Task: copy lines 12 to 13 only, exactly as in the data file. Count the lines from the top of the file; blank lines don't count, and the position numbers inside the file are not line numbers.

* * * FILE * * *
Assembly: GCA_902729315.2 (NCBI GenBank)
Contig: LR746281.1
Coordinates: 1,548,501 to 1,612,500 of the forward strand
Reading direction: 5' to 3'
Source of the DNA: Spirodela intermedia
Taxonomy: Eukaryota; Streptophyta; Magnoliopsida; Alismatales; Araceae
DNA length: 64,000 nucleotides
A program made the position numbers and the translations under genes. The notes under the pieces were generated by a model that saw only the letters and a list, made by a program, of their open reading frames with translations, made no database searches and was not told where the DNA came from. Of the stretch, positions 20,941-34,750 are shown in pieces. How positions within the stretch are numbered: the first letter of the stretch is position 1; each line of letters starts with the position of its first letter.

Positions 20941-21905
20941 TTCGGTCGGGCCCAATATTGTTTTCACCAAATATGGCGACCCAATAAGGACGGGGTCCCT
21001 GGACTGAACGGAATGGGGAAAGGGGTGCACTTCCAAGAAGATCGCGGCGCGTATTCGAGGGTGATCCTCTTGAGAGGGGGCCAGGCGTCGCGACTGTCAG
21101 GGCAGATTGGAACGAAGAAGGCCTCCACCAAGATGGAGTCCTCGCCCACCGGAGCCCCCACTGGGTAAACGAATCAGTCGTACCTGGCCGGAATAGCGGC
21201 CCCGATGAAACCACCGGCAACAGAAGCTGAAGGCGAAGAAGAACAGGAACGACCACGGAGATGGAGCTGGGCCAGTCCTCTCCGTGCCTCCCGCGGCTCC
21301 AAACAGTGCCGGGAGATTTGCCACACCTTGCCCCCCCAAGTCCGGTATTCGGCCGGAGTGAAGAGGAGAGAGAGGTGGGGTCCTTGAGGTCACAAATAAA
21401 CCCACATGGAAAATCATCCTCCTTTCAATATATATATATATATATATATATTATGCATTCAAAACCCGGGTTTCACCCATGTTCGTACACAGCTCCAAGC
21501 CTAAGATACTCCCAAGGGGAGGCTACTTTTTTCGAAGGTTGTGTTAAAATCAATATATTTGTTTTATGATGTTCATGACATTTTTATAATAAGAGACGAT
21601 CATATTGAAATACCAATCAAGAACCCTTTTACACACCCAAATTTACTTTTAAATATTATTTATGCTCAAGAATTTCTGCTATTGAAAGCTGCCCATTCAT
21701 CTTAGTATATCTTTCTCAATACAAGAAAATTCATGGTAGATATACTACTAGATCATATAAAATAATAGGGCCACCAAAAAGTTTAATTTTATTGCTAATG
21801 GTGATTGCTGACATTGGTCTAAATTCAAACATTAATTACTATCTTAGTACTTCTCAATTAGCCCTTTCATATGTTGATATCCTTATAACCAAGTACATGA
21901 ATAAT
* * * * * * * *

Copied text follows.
21101 GGCAGATTGGAACGAAGAAGGCCTCCACCAAGATGGAGTCCTCGCCCACCGGAGCCCCCACTGGGTAAACGAATCAGTCGTACCTGGCCGGAATAGCGGC
21201 CCCGATGAAACCACCGGCAACAGAAGCTGAAGGCGAAGAAGAACAGGAACGACCACGGAGATGGAGCTGGGCCAGTCCTCTCCGTGCCTCCCGCGGCTCC